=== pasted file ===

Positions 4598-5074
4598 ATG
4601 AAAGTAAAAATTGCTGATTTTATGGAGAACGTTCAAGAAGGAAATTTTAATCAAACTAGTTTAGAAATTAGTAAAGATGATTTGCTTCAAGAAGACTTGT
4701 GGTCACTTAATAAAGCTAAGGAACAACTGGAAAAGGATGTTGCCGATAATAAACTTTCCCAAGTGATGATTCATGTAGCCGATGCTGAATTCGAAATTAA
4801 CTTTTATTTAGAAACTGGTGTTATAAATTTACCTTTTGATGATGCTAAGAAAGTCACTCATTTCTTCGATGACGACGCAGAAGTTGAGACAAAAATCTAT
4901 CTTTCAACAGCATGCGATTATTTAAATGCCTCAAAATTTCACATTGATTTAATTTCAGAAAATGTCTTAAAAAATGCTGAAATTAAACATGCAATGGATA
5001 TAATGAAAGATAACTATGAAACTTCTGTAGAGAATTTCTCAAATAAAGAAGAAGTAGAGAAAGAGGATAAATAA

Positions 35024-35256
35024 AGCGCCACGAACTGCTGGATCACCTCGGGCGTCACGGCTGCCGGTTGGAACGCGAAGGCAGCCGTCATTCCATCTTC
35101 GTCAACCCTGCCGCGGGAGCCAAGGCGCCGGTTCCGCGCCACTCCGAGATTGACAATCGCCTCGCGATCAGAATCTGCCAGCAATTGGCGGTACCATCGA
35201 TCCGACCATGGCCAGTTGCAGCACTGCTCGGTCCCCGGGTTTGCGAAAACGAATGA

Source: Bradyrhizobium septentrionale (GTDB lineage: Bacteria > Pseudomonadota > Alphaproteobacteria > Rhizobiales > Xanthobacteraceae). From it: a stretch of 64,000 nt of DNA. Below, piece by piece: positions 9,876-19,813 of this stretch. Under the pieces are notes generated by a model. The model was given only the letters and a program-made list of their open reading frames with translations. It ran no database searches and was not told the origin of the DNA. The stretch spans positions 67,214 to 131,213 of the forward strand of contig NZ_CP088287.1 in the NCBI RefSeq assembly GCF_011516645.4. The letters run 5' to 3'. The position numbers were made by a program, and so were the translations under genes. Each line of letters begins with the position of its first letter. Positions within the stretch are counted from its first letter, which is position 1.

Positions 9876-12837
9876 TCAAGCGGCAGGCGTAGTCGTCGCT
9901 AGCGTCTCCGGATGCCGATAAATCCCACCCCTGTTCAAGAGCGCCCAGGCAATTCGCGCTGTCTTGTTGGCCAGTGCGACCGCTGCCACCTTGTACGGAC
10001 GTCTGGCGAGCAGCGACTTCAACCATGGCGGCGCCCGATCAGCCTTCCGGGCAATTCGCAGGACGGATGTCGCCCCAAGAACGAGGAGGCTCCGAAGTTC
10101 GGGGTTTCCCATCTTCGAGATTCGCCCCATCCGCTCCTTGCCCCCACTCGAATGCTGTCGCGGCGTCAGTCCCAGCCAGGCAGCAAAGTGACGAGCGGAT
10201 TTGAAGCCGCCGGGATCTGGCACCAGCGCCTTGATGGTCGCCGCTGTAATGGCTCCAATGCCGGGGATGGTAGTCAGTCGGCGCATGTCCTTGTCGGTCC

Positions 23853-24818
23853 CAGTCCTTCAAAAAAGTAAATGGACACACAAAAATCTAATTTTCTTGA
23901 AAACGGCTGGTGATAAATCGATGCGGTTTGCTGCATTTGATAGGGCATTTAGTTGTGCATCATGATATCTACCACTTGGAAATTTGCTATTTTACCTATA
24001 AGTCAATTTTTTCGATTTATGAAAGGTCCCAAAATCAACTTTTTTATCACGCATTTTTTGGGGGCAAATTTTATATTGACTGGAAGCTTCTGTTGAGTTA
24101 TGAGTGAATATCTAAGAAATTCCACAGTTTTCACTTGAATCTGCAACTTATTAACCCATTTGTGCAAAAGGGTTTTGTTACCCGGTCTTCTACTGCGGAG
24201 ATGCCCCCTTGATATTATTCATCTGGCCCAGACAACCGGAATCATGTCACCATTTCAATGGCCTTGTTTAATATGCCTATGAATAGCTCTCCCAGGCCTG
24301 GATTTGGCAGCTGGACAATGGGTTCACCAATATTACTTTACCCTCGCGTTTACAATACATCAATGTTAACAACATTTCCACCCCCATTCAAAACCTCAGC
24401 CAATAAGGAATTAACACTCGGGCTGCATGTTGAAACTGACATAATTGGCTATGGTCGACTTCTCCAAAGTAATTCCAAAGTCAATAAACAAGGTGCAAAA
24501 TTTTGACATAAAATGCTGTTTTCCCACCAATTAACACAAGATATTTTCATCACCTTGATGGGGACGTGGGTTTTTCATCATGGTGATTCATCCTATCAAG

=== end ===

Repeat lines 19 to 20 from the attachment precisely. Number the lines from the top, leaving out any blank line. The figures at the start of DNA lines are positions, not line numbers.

Positions 23853-24818
23853 CAGTCCTTCAAAAAAGTAAATGGACACACAAAAATCTAATTTTCTTGA